First stop, Glass Beach. From all accounts, this beach got its name roughly 60 years ago as it was used as a dump site. I guess back then, they weren’t too concerned with environmentally disposing of human trash, so they simply backed up trash by the truck loads until about 1967 or so. As the roaring seas rushed in and out everyday, everything but the broken glass disappeared. After years of ebbing and flowing with the tides, the glass shaved itself into smooth pebbles of white, blue, amber and different shades of green. Even as people have taken them, there’s still enough along the shores to marvel at. If you visit, please resist the urge to take any and allow others to enjoy the beauty that nature has turned human waste into.

Next stop, after a nights rest (in the car) is another magical place that has eluded me for years, is a place that could easily be overlooked. Not only is it not the easiest to find, but you have to hit it just right or else Mother Nature hides it from view. Almost alien-like perfectly rounded boulders peek above in rushing Northern California shoreline waters. Thinking … how did they get here? They’re certainly too heavy to be washed up from the ocean and if they did, why are they not swept out to sea? Standing back from the shoreline, it stands up against a sheer cliff wall of sandstone. My guess is, parts of the wall gave way to the crashing waves over time, causing landslides into the ocean (you can see remnants of a slide on either side of where you stand). Fallen earth and hardened driftwood all tell me this is the probably case.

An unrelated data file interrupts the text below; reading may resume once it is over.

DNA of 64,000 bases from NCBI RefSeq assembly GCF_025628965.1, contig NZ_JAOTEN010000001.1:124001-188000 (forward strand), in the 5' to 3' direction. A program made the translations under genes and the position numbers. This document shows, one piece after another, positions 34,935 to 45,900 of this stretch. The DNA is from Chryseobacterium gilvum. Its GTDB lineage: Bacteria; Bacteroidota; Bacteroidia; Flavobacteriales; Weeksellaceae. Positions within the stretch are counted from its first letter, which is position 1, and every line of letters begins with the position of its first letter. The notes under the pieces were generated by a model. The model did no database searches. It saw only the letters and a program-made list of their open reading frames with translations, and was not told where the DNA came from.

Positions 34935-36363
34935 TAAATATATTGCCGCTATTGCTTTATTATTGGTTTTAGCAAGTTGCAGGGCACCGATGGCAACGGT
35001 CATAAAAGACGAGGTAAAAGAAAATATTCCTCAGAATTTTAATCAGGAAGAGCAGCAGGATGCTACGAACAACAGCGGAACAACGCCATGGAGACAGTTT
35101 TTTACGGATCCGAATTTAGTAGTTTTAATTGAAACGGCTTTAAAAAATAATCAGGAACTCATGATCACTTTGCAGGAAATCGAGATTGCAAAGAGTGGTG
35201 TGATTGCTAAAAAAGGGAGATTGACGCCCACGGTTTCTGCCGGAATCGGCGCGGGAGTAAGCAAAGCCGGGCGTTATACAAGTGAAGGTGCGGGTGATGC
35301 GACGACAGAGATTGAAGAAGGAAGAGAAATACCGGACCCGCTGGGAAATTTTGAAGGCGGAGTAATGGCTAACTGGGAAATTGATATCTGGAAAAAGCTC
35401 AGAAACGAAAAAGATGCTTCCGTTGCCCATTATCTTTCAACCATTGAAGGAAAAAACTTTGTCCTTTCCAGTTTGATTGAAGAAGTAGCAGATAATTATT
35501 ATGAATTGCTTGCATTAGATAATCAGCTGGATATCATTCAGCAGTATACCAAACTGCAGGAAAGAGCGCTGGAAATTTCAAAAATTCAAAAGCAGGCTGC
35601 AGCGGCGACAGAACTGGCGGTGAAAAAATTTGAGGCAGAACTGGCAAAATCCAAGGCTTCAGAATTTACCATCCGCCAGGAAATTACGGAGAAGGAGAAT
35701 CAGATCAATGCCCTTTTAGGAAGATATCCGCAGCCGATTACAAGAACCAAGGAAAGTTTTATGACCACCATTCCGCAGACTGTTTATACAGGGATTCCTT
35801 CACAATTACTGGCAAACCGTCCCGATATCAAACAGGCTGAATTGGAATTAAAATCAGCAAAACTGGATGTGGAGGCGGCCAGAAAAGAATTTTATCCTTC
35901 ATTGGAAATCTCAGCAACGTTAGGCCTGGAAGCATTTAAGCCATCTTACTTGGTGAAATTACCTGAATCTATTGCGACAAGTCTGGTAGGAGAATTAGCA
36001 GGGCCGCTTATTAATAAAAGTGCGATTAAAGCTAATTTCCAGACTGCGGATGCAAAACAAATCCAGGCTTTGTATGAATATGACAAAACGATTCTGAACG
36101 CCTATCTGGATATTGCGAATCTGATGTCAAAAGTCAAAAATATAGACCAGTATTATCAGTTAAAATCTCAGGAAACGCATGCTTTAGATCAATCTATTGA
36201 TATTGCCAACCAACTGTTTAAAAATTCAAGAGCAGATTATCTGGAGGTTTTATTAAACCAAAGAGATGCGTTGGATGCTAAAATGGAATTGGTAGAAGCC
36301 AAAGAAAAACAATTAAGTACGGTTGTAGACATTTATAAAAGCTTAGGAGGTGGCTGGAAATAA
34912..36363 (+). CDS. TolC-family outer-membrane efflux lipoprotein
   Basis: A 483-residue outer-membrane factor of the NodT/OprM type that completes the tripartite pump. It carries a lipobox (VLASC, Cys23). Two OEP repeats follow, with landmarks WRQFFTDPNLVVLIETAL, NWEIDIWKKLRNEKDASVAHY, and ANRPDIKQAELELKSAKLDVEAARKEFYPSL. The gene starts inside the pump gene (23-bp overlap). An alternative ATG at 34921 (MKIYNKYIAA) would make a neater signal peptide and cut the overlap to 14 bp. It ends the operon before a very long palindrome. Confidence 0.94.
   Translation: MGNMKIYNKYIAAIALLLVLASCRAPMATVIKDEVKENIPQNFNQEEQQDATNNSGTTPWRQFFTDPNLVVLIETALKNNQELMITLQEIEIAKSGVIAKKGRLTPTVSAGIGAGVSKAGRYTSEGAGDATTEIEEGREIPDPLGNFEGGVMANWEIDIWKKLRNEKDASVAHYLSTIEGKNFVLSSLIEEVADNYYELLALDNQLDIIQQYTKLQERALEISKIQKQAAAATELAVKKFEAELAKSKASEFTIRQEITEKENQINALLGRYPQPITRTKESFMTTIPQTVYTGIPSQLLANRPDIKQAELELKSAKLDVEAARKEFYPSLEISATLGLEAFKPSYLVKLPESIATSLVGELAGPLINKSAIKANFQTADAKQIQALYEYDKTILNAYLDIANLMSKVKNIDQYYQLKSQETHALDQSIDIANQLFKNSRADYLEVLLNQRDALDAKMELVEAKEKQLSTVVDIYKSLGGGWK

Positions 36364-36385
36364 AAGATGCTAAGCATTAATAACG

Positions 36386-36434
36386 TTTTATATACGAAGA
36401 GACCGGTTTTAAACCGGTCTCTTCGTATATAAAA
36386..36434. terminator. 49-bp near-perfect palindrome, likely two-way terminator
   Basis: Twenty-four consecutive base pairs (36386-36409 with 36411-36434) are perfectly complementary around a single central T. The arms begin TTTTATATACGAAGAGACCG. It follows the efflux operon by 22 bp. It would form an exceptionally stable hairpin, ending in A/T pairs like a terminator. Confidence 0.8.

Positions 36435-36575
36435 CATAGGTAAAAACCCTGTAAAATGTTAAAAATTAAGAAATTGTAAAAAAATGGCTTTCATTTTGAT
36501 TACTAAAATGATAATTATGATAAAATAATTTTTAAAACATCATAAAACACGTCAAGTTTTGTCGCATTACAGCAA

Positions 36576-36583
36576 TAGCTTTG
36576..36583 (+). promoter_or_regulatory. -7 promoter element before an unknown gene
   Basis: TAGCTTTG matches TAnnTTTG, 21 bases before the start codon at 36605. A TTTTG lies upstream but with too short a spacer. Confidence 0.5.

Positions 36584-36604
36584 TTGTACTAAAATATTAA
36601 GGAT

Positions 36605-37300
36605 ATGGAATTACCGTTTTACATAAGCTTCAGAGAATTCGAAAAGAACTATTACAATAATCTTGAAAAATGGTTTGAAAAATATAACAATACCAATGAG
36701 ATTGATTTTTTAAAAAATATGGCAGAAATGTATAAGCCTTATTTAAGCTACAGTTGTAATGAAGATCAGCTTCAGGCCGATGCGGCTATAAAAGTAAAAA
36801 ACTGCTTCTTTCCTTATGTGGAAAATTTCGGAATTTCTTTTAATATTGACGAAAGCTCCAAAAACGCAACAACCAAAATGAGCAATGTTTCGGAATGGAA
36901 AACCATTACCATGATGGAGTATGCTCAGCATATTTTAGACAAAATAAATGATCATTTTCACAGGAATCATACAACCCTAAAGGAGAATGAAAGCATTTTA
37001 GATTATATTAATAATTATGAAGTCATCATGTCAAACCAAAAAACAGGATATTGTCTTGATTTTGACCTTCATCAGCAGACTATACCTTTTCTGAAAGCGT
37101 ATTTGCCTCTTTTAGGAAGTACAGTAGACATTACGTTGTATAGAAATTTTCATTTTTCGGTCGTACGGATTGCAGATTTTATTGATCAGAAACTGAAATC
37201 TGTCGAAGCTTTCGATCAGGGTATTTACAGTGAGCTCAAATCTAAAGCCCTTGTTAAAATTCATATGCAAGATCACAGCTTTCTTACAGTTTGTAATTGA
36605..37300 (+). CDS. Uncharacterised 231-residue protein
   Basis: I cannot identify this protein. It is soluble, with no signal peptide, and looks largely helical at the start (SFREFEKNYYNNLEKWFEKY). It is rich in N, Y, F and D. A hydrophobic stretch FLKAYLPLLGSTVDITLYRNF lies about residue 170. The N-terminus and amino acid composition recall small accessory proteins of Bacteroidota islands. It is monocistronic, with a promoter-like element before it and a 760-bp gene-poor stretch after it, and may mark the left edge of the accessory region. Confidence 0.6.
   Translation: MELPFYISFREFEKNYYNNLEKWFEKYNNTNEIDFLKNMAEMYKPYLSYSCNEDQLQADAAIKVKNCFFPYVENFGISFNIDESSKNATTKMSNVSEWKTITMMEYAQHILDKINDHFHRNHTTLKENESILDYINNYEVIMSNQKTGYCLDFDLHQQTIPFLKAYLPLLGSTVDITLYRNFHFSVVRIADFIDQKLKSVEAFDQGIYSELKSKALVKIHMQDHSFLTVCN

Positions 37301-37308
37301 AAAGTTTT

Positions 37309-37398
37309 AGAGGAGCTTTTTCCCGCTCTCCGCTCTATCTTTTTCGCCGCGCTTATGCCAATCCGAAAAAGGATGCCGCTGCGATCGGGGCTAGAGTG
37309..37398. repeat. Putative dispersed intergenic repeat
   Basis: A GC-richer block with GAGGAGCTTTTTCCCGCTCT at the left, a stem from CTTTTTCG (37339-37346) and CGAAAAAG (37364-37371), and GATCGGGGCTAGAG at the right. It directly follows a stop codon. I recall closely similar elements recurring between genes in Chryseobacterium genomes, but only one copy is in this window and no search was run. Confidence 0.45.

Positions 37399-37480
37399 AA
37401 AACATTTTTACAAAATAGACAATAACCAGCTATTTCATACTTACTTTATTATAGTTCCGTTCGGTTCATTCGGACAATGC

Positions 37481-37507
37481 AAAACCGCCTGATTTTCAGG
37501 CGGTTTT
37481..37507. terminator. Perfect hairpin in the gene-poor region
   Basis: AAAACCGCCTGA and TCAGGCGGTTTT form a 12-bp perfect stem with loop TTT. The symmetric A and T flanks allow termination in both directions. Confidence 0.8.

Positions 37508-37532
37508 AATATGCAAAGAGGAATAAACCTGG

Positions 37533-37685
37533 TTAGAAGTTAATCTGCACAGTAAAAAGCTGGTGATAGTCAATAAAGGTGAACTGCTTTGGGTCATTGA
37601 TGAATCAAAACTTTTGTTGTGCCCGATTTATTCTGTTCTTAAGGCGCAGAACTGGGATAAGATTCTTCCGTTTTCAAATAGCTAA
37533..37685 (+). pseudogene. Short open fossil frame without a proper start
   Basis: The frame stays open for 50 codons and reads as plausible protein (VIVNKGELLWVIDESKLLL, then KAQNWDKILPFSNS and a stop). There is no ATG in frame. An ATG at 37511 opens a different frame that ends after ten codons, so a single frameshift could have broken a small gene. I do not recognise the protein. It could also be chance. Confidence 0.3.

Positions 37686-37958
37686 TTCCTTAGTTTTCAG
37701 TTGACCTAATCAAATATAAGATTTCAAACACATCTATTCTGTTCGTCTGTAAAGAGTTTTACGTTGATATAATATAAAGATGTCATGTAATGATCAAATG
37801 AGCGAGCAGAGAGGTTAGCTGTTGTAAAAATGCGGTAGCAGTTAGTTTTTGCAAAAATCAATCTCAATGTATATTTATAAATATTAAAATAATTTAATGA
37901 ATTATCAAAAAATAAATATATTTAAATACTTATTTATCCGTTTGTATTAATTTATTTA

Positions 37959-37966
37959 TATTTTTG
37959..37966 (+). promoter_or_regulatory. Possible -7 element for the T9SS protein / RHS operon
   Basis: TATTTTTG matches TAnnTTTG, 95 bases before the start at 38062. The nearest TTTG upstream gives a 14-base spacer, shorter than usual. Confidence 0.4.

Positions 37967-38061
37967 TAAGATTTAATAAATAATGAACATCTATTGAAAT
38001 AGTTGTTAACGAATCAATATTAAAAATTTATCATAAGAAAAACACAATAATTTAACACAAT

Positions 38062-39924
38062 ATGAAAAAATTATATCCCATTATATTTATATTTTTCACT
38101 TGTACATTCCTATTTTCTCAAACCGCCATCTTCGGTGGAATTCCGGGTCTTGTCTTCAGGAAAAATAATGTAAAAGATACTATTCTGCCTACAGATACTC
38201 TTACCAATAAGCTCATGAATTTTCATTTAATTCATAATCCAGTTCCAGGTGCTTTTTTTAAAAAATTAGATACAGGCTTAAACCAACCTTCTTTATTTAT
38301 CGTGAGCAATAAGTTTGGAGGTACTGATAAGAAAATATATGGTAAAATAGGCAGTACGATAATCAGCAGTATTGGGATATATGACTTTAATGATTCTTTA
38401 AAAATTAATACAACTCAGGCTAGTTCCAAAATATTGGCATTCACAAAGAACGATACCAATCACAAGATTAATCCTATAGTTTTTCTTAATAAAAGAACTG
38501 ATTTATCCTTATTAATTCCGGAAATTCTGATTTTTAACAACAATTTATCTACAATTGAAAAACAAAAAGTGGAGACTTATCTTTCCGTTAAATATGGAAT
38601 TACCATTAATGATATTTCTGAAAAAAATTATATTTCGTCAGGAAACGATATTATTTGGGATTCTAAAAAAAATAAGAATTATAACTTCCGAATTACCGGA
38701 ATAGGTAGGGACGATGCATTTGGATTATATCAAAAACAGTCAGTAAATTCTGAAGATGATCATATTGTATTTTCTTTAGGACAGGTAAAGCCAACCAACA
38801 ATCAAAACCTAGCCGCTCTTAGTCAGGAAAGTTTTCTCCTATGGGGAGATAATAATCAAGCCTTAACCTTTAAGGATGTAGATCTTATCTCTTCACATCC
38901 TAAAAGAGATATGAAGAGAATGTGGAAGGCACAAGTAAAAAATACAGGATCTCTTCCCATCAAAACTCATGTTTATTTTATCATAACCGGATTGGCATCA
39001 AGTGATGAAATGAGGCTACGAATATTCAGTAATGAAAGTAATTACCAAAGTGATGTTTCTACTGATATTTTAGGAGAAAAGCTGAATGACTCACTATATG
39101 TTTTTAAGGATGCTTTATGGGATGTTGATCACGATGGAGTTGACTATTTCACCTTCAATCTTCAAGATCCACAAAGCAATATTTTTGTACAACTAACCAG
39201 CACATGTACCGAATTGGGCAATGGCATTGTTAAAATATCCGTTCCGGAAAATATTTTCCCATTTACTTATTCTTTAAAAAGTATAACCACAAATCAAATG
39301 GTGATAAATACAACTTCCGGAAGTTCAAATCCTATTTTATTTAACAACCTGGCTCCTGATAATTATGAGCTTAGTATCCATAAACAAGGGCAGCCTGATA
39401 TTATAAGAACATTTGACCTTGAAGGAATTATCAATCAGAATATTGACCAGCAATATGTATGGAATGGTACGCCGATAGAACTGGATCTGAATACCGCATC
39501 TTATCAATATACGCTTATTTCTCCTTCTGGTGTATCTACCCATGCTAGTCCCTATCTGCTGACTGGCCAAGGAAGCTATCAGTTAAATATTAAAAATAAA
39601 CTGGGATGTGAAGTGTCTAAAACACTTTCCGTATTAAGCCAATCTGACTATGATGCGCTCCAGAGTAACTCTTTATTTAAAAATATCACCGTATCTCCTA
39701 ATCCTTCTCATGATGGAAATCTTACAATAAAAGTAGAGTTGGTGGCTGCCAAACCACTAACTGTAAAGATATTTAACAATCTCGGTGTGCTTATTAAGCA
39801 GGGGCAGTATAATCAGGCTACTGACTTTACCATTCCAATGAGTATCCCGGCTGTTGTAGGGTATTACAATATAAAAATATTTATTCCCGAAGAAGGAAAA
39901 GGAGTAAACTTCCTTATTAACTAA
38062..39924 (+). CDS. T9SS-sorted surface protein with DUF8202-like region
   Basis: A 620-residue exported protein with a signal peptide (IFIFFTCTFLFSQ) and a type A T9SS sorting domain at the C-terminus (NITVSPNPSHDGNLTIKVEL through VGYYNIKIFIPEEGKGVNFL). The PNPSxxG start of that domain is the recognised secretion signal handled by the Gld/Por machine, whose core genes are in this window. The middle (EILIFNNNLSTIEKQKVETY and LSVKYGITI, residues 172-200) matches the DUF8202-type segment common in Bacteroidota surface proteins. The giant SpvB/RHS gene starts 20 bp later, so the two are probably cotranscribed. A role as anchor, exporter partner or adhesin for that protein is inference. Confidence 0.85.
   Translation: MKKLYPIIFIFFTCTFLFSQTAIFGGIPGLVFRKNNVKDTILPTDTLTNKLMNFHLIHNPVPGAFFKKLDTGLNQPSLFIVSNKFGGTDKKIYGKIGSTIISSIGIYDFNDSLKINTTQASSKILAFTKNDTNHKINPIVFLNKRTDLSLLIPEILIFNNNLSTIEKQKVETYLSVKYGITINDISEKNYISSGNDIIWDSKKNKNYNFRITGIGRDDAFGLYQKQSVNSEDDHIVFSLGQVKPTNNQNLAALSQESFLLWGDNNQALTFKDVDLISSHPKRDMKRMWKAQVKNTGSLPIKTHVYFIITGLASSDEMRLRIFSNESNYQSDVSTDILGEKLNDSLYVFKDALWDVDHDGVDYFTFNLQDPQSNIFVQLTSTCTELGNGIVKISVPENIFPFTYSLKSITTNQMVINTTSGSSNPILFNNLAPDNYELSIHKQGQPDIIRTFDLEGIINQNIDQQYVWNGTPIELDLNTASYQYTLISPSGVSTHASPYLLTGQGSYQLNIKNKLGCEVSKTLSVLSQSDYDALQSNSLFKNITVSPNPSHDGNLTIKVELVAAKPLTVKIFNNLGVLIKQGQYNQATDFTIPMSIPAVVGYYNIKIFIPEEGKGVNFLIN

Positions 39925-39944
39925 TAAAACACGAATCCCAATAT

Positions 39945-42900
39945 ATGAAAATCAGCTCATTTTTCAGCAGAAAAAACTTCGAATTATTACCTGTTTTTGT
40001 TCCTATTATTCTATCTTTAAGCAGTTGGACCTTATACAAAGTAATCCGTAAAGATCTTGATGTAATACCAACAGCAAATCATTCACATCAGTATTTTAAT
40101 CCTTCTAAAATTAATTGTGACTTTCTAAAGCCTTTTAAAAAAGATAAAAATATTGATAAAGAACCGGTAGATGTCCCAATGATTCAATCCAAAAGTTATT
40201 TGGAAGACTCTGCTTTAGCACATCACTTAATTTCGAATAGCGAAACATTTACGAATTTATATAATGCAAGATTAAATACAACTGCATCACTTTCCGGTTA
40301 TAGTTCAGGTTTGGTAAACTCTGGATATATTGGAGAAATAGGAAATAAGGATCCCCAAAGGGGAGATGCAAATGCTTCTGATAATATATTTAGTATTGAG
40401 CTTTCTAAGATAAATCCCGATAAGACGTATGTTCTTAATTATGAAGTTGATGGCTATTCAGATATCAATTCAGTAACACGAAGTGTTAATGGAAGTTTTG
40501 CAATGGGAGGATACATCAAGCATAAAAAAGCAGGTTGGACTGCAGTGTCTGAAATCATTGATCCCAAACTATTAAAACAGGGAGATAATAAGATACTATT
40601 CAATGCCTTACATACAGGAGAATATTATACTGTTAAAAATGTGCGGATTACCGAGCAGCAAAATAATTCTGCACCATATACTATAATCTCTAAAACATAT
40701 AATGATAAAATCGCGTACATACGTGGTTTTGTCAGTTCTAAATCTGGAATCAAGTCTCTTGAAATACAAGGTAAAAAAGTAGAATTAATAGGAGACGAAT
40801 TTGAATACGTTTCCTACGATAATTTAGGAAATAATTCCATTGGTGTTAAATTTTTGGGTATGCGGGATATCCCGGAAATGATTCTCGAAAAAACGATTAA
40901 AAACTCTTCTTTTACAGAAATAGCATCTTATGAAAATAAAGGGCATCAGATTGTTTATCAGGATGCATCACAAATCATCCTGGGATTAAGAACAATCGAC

Like the glass bottles sharp edges, huge chunks of sandstone were given the same treatment (by the ocean) and made these perfectly mounded orbs not but 30 meters from the cliff. After allowing the sun to set below the horizon on this moonless night, darkness begins to set quickly. Attempting to catch a vertical Milky Way, for first-timers at this location was sort of a crap shoot, but thanks to apps like TPE or Photopills was able to get a pretty good idea of what to expect. Not having been here before, access back to the car from the beach was always back of mind concern for me and the others, so I didn’t want to stay too late into the evening.

Waiting for darker skies, we had to move our position 4 or 5 times as the tide rushed up closer and closer to the cliffs much of swiftly than anticipated – which only heightened my awareness to getting back safely. But, in the end, you can always find some composition that’s acceptable before calling it a night. In the above photo, by the time we left (~8:30pm) the water table had risen 1/2-way up that dark band on the right!